Like many curious children, my daughter Maia, five years old, picks up everything on our walks – leaves, twigs, robin’s egg shells, insects, rocks (Oh yes! Rocks!), flowers, and interesting bits of what I might call litter and she would more likely refer to as treasure. Her excitement and praise for each new find is fun to witness. “Oh Mama! Look at this leaf! Isn’t it beautiful!” Whether we are taking a neighborhood stroll before bed or hiking through the woods, she almost inevitably hands the newfound treasure over to me. “Mama, will you carry this for me?” Or, “I’m just going to put these in your pocket,” as she slips in a handful of pebbles. If I hesitate as I glance down at my hands already full of twigs, leaves, and a broken plastic necklace, she adds, “Pretty please? With a cherry on top?” It is hard to say no.
During one of these walks, I start thinking about pockets. This girl needs pockets. Lots of them. Pockets to hold acorns and bottle caps and, I cringe as I write this, not because I’m squeamish, but because of their lifespan in the hands of my daughter, caterpillars. She also needs pockets for the tools of an explorer – a little notebook, a pencil, a magnifying glass.
So I decided to sew her a special dress, a collecting dress. A dress that any five year old needs – one with enough pockets to carry all her treasures and finds. Pretty pockets to appeal to her girly-girl self. Colorful pockets. Heart-shaped pockets.
A dress reminiscent of Chrysanthemum’s pocket outfit in the book we love by that name. A dress that might, just possibly, leave my hands free to hold hers on our next walk.
A Dress Full of Pockets
You can sew pockets on an existing dress, sew a new dress using a pattern (I used the pattern from the book Absolutely A-Line by Wendi Gratz) or even use an existing dress to create your own simple pattern.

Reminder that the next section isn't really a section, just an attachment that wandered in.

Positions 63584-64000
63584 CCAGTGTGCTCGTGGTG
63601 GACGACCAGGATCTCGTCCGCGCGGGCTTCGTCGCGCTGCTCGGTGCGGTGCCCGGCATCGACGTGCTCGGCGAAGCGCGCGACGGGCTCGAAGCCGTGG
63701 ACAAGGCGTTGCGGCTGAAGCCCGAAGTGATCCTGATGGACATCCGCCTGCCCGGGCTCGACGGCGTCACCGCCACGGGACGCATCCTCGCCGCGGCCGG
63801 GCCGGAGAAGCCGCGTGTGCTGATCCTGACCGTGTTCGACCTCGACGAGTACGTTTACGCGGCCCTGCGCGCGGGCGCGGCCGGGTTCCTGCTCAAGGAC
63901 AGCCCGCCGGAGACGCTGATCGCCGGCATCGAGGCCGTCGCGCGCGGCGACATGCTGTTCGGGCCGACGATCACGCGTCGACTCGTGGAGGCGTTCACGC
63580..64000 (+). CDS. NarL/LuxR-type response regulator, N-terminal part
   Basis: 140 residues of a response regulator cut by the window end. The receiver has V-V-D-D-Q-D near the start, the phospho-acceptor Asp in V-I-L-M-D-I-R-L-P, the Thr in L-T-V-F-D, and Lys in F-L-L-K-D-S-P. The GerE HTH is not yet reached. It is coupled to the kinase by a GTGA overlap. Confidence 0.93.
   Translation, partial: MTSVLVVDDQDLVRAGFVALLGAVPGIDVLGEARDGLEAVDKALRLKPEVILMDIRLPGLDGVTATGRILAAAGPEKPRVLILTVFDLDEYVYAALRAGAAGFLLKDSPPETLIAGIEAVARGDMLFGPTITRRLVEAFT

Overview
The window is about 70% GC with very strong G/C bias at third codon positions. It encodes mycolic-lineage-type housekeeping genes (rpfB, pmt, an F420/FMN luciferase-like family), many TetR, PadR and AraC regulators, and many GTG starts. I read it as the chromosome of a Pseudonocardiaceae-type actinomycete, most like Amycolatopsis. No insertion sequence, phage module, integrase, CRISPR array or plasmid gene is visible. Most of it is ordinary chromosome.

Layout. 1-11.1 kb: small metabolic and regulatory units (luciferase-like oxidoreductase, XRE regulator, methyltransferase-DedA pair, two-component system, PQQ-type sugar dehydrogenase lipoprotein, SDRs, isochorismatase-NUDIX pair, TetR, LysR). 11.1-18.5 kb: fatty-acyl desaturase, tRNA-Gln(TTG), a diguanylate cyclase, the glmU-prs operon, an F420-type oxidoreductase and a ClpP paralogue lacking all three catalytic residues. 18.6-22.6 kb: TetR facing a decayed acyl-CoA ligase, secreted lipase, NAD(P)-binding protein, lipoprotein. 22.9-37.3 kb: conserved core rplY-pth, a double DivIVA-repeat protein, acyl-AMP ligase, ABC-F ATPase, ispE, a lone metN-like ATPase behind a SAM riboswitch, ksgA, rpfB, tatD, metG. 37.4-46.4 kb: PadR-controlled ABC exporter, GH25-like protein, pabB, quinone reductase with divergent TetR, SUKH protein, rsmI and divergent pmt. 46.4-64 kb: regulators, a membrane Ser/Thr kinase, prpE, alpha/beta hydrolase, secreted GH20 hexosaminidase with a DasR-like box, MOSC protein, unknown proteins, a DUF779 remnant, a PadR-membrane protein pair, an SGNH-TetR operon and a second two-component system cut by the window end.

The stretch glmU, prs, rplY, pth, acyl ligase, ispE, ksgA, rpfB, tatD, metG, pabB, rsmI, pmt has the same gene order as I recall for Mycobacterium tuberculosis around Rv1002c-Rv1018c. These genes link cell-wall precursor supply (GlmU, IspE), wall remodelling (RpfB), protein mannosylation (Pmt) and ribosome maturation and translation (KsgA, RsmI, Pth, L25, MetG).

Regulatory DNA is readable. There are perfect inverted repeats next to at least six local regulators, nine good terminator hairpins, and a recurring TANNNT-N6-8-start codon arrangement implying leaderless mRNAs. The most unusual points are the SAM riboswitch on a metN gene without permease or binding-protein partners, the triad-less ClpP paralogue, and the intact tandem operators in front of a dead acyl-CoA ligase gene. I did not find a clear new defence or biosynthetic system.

Assorted fabric scraps for pockets (fat quarters work well if you don’t already have a stash)
Thread to match
Paper, scissors, pins, chalk, pen
Select fabrics for your pockets. Decide on the number and style of pockets you want (you can change your mind as you progress.)
Cut out paper in shape and size of the pockets and arrange them on the dress. Rearrange and add or subtract pockets until you are happy with the pocket arrangement.
Trace around the paper pockets with chalk or washable fabric pen to mark placement. Match fabrics to pockets.
Use your paper pockets as guides to cut out fabric, cutting fabric an extra 5/8 inch wider to allow for seam allowance. Alternatively use paper pockets to create paper patterns adding a seam allowance as you trace onto copy paper.
Note: If you are not an experienced pocket seamstress, you may want to consult the excellent pocket tutorial series on the blog ikatbag, where you will find tutorials for 25 different pockets! Being a wing-it type of person myself, I made up my own simple pockets as I went, using the knowledge gained from previous sewing I’d done combined with guesswork.
After cutting out fabric pockets, place on dress and reaffirm that you like the arrangement and fabric selection. You may decide to shift a pocket, add one, or try a different fabric. I went through a few different combinations before I was satisfied.
Prep pockets as necessary (hem edges, etc.) For my heart patch pockets, I sewed two fabric hearts with right sides facing, leaving a two-inch opening. I then turned them right side out and pressed them before pinning the heart patch pocket to the dress.
Pin pockets to dress and sew in place.
If desired, add a stuffed heart or other softie on a ribbon sewn into one of the pockets. I added a heart stuffed with wool to one of the big side pockets, inspired by these skirt pocket softies from Filth Wizardry.
Add notes, trinkets, or explorer tools to various pockets if desired then present the dress to the recipient!
Jean Van’t Hul lives in the mountains of North Carolina with her husband and two young daughters. She blogs about children’s art and creativity at The Artful Parent.